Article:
The disciples had forgotten to bring bread, except for one loaf they had with them in the boat. “Be careful,” Jesus warned them. “Watch out for the yeast of the Pharisees and that of Herod.”
They discussed this with one another and said, “It is because we have no bread.”
Aware of their discussion, Jesus asked them: “Why are you talking about having no bread? Do you still not see or understand? Are your hearts hardened? Do you have eyes but fail to see, and ears but fail to hear? And don’t you remember? When I broke the five loaves for the five thousand, how many basketfuls of pieces did you pick up?”
“Twelve,” they replied.
“And when I broke the seven loaves for the four thousand, how many basketfuls of pieces did you pick up?”
They answered, “Seven.”
He said to them, “Do you still not understand?”
~ Mark 8:14-21
I love the book of Mark! I feel at home in the world it describes because the disciples don’t seem to see any better than I do. I find that reassuring. But, I’m not sure that most Christians are reassured by that. In fact, I was a little afraid to have people read the first two posts. They’re gonna think that I’m just not a real Christian, because if I were, I would see clearly. And when I say I’m a pastor they will probably think that I’m a liberal postmodern blind-leading-the-blind charlatan!
I read somewhere that in December of 1903, after many attempts, the Wright brothers, Orville and Wilbur, were successful in getting their “flying machine” off the ground and into the air at Kitty Hawk. Thrilled over the accomplishment, they telegraphed a message to their sister Katherine. They didn’t have texts and email then. They said, “We have actually flown 120 feet. Will be home for Christmas.” Katherine hurried to the editor of the local newspaper and showed him the message. He glanced at it and said, “How nice. The boys will be home for Christmas.” He totally missed the big news—for the first time in human history, man had actually flown!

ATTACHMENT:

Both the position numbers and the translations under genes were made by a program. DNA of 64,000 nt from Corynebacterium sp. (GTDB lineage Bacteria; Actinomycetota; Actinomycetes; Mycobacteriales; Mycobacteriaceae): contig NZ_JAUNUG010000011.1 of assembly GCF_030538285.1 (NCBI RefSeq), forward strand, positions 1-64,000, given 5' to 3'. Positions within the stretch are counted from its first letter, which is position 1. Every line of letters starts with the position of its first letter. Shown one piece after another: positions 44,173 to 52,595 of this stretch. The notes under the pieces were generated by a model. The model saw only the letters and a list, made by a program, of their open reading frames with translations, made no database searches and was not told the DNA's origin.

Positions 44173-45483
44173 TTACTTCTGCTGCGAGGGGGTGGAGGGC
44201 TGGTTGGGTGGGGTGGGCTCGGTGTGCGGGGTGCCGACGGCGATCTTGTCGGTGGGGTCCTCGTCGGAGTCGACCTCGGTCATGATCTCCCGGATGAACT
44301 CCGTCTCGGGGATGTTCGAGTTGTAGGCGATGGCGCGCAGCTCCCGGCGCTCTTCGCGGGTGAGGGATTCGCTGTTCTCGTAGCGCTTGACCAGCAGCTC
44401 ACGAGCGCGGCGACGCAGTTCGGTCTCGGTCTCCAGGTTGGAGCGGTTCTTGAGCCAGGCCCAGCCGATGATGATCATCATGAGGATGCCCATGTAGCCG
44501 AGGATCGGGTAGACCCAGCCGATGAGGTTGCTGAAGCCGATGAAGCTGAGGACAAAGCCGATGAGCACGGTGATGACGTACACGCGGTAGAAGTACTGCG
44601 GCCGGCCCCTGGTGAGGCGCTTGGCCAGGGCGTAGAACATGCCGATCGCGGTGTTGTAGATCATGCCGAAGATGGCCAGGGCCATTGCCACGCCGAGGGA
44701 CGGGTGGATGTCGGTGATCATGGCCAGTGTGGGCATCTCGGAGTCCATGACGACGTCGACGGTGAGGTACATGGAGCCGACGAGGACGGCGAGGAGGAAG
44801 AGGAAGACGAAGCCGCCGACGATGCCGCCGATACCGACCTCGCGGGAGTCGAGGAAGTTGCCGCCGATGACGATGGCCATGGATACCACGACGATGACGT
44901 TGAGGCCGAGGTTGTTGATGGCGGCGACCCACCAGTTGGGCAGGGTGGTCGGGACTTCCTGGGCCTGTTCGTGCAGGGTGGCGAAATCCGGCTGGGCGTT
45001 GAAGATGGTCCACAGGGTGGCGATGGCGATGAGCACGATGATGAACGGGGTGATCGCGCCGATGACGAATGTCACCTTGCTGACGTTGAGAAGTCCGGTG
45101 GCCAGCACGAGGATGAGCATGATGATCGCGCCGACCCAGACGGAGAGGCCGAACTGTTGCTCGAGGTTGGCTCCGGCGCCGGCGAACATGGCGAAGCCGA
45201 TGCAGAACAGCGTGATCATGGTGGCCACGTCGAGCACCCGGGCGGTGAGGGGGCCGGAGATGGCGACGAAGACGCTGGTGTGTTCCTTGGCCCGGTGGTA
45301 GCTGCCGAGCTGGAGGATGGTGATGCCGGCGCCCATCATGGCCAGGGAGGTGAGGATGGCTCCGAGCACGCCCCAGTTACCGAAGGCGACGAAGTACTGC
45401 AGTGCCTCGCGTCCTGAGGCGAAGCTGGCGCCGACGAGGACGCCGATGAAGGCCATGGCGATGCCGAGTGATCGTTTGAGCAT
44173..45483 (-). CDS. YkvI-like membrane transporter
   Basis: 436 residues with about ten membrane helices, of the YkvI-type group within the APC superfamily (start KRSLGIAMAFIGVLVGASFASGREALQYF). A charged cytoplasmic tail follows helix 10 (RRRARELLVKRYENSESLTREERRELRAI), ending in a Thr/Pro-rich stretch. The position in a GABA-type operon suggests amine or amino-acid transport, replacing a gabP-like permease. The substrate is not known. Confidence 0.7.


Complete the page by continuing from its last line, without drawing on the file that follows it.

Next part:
The picture of that man as he stood before Jesus—touched by the healer, obviously changed, but disappointed and still functionally blind—is a powerful image. I don’t know how long the period of “half-sight” was for the blind man. Perhaps only a few moments, for Jesus did touch the man again and give him full sight. But what if it had been a long time? What if it had lasted the rest of his life? Would he have taken his place among the villagers, learned to use his new “sight,” forgetting his disappointment; forgetting that he couldn’t see clearly? Would he have told and re-told the story of his healing? The townspeople would want to hear his story—his encounter with Jesus. Certainly, something had happened. The blind man hadn’t been able to see at all before. Even if he could only “half see” his life would be easier, richer, and fuller after.Continue reading The Blind Man Continued→
I was pretty pleased with the look of the theme I had chosen. The writing was presented in a clean frame. I had decided not to put a widget panel on the right side. You may not be aware of this unless you are familiar with WordPress, but you have the ability to create a panel on the right side of the web page where you can put things like Follow Me buttons, a place to register for a newsletter, etc.
With a great deal of anticipation I loaded my fly rod into the back of our station wagon and drove to a familiar steep valley where a small spring creek meanders through farm land. It was a hot September afternoon—the season of the trico hatch—and my friends had been torturing me with stories of their success on the local streams. The Continue reading Fish Stories→